In this recruiting competition, Facebook provided anonymous data about users of an auction site. The task was to create a model that determined which user is human and which robot. The human users of an auction site do not want to have to compete with machines. A site with many robots can experience an exodus of human users, so it is important to have a robust system for detecting suspicious users.
According to the administrators, this data did not come from Facebook, but I think the interest was to create an environment similar to their advertising auction system.
This competition has become quite special for me, since it was my first Top 10 on Kaggle, and I ended up becoming Kaggle Master. This was my first goal, but it also has the added bonus of being considered for an interview for the Data Scientist position at Facebook.
One of the most interesting parts of this competition, which made it very close to a real case of data science, was the fact that we did not have a raw file with variables related to the objective that could be used directly with some model of machine learning.
Two files were available: the first contained about 2000 rows with anonymous information from users, such as ID and Address. The second contained more than 7 million bids made on the site.
Variables in the second file included: Bid ID, User ID, Auction ID, auction category, user device, time, country, IP, and URL. The time was coded, so it was not possible to find out the exact date of the bids.
Having a robust validation environment is essential for any machine learning task. In this case there was the challenge of having only 2000 examples to train and validate. After testing several combinations, I decided to use a stratified cross-validation, with 5 folds, and repeat this validation 5 times.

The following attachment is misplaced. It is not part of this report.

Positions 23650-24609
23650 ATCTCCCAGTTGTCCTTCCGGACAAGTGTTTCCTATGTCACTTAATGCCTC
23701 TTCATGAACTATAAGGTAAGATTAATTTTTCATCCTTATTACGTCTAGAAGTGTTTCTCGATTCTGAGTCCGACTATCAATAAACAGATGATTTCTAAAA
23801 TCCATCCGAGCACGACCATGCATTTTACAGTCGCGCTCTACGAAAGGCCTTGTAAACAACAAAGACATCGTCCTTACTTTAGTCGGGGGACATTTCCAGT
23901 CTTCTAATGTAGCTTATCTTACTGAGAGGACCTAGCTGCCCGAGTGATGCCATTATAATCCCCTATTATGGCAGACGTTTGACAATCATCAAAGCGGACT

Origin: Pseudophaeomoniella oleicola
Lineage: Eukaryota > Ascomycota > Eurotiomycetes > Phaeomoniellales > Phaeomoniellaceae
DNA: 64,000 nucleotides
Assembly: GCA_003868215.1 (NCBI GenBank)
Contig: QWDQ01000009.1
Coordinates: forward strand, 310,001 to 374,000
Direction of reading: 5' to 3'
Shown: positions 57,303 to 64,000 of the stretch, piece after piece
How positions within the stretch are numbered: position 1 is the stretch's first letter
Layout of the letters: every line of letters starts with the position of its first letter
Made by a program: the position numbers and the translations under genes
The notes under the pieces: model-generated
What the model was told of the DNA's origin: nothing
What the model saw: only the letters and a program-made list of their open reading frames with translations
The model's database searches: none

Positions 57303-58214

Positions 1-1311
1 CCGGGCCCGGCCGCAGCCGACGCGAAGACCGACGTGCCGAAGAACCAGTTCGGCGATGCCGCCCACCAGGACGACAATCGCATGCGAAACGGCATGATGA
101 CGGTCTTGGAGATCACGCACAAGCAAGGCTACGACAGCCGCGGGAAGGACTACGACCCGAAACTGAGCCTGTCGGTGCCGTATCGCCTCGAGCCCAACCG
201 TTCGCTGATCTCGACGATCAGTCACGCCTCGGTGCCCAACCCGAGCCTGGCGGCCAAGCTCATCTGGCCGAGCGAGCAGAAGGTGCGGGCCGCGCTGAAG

The repetition ends up causing the examples to be randomly placed in different folds, which helps stabilize the error estimate, since one or another particular example will have less influence on the mean.
The most important part of any data science job is to ensure that you have the correct data to do the prediction. A very common mistake is to think that you just put the data in the algorithm, and it will learn what you want. This was by far the most important part of my solution.
The first step was to create variables with the count of how many bids each user made. Extending this idea, I created variables for counting how many different devices, IPs, categories, countries, and URLs the same user had used. With these simple variables, a Random Forest, without tuning, reached 0.86 AUC in cross-validation with 5 divisions.
In the case of countries, in addition to integrating the variable itself to count the number of different countries, I made individual variables for each of them, counting how many bids the user made coming from each country. This helps the model identify “risky countries,” where it may be easier to host robots to bid.
After seeing that the counts had great predictive value, I decided to test simple statistics, such as averages and deviations. Examples of important variables:
– Average and standard deviation of bids per auction;
– Maximum number of bids given in the same auction, with the same timestamp;
– Average time between bids.
The variable that indicated the time in the original data was coded so that you could not know the exact date that the bids occurred. But after analyzing the data, I realized that even though I did not know the exact date, it was possible to identify what would be days, hours and minutes.
This allowed me to create variables related to averages, deviations, proportions and counts based on units of time. Some important variables: